By Dana Gornall
It is Christmas Eve.
Most years we take the kids to the children’s mass at 4:00.
As tradition, we always climb the balcony in our coats, sit up above the rest of the parishioners and peer down below at all the goings on. The choir sits to our right and the organ player’s fingers graze the white and black keys. My children squirm and poke each other. I would always dig in my purse to produce a couple of pens so that they could draw on the program leaflet.
The music would signal the procession and slowly children from the parish dressed as shepherds and angels would walk in front of the priest, hands pressed together in a prayer position. Sitting high above the church, the music would play and the priest would begin talking, and many times I let my mind wander on the year that proceeded. All of the things I had said and done, dreams and wishes made, some fulfilled and many not.
This year though, was different.
This year, with kids being a little older and no longer holding that fairy tale belief in Santa Claus, we attended midnight mass. This year, we sat up in our regular spots—me, my daughters, my son and then my husband. The church was darker, the wind outside a little colder, and my children—on the cusp of puberty and middle adolescence—still squirmed and played with the candles we would soon be lighting.
Pulling up the collar on my coat and feeling a shiver settle into my skin, I thought about how much had changed. The separation that had been growing in our family, the division that had began as a tiny crack and slowly spread further and wider apart.
A year from now everything would be different.
My husband and I had made the choice to go separate ways (something that was not decided lightly) and all of the details of this and that had not been figured out yet. We only knew that everything we had put into what was here was no longer working and that two unhappy parents together was not the family model we wanted to present anymore. It was the right decision, (we thought, perhaps) yet when one is presented with the choice of going one way or the other, and a path is finally chosen, it can be difficult not to wonder if it was right or wrong.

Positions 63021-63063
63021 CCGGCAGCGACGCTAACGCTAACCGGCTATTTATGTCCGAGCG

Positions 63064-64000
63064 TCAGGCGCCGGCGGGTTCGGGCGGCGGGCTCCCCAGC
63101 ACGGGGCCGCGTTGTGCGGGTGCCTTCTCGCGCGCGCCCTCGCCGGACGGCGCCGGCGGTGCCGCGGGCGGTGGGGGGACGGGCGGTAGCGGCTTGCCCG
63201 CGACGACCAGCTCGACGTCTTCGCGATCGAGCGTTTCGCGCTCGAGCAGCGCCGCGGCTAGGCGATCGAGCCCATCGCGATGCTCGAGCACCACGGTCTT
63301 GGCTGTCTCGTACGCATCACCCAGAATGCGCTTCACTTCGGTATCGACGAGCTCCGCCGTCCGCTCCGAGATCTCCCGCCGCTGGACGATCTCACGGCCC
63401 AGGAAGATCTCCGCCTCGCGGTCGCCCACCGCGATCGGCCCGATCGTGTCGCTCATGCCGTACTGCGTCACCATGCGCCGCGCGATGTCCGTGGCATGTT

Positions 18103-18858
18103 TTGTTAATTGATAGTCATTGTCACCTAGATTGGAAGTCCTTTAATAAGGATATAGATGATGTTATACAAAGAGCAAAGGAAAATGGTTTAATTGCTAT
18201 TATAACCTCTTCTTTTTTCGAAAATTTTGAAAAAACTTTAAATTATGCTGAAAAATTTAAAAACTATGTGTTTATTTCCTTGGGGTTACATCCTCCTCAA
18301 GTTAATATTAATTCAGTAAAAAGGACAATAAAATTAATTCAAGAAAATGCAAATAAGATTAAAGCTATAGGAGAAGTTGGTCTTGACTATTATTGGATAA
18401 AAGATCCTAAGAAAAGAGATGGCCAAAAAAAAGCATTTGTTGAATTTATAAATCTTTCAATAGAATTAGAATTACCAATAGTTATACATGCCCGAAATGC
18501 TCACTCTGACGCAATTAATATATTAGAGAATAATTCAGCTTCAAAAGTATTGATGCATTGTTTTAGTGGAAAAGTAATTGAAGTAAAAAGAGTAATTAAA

And what would happen if we went the other way.
So here we sit, in the darkened church, holding onto simple traditions of picking the same spots high above the rest of the people, and children, albeit a little older, still squirming in their seats. The choir sits to our right and the organ player’s fingers graze over the keys. Because that’s what we do when the world is about to turn upside down. We hold onto what we know because that is all we have at the moment.
A man to my left leans in and touches the lighted wick of his candle to mine and I lean toward the right to light my daughter’s. The atmosphere seems to hold a sense of magic. Down below a procession begins, only this time it isn’t shepherds and angels but rather adult servers. Everything almost the same, yet slightly different.
We all stand, together.
I glance toward my family, all in a line. Next year would be different; new traditions would form. Maybe we would go to church in different places or maybe we wouldn’t go to church (I had never gotten anything out of it anyway). Maybe my kids would have two Christmases—I suppose that is what seems to happen.
But for right now, we are here.
Editor: Peter Schaller
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